Strong opinions, weakly held

The PHP encapsulation problem

I was working on a small project this week that reminded me again of PHP’s fatal flaw, which is that it is nearly impossible to maintain encapsulation to prevent components of a system from screwing each other up. We have a Web site that uses a big, popular, open source PHP application. The home page of the site loads up some components of the system and displays some information. I had written a tiny application to enable users to maintain one small section of the home page. My application’s involvement with the home page consisted of one function and one callout to the function to display its return value. The function was basically this:

function getQuote() { $my_db = mysql_connect(“host”, “user”, “password”); mysql_select_db(“my_db”, $my_db);

// Query the database, grab a value, and return it. }

My code worked fine, but the mysql_select_db call blew up the other application. As far as I can tell, everything I did should live within the local namespace of my function and shouldn’t affect anything else on the page. To fix the problem, I wound up writing my function using mysqli. I’m not sure if that worked because mysqli provides better encapsulation or because the rest of the application uses the old style MySQL functions and the newer mysqli stuff doesn’t conflict with it.

Aside from the pain in dealing with problems like this, I think that PHP’s lack of clean encapsulation is probably what makes many PHP applications tend toward chaos as they grow.


  1. Asbjørn Ulsberg

    June 5, 2007 at 4:10 pm

    The worst thing is that we have to live with these problems for years, since PHP5 (which corrects many of these scope problems by introducing proper object orientation) uptake in hosting environments is stunningly slow. My host (DreamHost) provides PHP5, but the last survey I saw (not sure where) showed less than 10% deployment of PHP5, 3 or so years after its release.

    We probably need to wait 10 or more years for PHP5 deployment to surpass that of PHP4 and then some more years for developers to stop grinding out PHP4 code and move over to cleaner PHP5 code. Perhaps then, and only then, will it be possible to extend on existing frameworks and libraries without breaking absolutely everything with every iteration.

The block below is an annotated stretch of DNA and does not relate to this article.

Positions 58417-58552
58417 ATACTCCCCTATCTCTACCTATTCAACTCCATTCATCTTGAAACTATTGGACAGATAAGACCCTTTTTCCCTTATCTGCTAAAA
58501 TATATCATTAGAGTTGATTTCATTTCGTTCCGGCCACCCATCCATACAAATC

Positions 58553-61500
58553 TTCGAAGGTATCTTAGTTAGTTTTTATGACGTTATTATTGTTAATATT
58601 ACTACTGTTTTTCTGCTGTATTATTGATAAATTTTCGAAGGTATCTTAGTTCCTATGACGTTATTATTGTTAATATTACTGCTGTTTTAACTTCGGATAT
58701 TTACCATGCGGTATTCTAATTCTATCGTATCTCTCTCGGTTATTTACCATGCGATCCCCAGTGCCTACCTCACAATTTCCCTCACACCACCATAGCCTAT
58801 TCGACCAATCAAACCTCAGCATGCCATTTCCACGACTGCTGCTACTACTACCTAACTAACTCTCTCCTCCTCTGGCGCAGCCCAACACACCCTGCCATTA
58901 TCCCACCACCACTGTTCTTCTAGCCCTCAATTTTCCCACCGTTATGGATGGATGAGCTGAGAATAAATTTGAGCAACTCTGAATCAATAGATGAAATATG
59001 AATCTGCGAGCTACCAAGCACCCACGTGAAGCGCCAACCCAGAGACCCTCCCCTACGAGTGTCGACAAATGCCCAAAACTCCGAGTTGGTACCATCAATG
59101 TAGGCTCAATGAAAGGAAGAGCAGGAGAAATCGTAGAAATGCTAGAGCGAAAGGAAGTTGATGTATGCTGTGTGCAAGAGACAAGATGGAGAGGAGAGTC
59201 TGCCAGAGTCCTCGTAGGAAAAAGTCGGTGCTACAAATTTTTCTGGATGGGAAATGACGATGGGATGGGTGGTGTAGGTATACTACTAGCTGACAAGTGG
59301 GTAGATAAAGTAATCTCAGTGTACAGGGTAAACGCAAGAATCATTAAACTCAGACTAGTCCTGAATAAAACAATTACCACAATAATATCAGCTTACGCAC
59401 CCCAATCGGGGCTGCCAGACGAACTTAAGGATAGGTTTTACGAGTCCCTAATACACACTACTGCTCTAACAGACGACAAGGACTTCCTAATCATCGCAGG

2. Check out the docs on mysql_select_db, and the notes about connecting to multiple databases:


    Wow, that’s nasty. Especially this:


    On another note, Zend and the PHP group really mucked up the release of PHP5. From what I understand, the slow adoption rates were initually due to the fact that apps like Plesk and Cpanel broke under PHP5. So all those cheapy VPS hosts couldn’t make the switch. Years later, I’m guessing that’s changed — but damn. Zend should have worked with this people in some way to make sure that didn’t happen.

  3. Did you try it with the new_link parameter set to true?


  4. While I’d love PHP5 to become universal, too, this has been fixed since PHP 4.2 for anyone suffering with sloppy code (the new_link parameter allows you to force mysql_connect to return a new handle) – security reasons alone mean you should already have that available.

    Also, while it wasn’t complete PHP4’s object support was more than sufficient for database encapsulation and ORM – I’ve been doing both for years using code I wrote in 2001 and the idea was hardly revolutionary then (I just liked being able to make the syntax much cleaner and avoiding the wizard-like boilerplate code which the existing classes required).

    The only real problem you’ll run into is the impossibility of implementing singletons without using the global namespace. I was content living with that restriction until PHP5 came around since not having to worry about connection IDs and being able to do things like foreach($db->query(“…”) as $user) more than made up for the inability to have poor data models be more memory-efficient.

  5. Your encapsulation is just at the wrong level.

    You need a do_query($db, $sql) method that handles connecting and selecting db.

    Ruby ruins your instincts for PHP. (and alas PHP5 does not solve this one)

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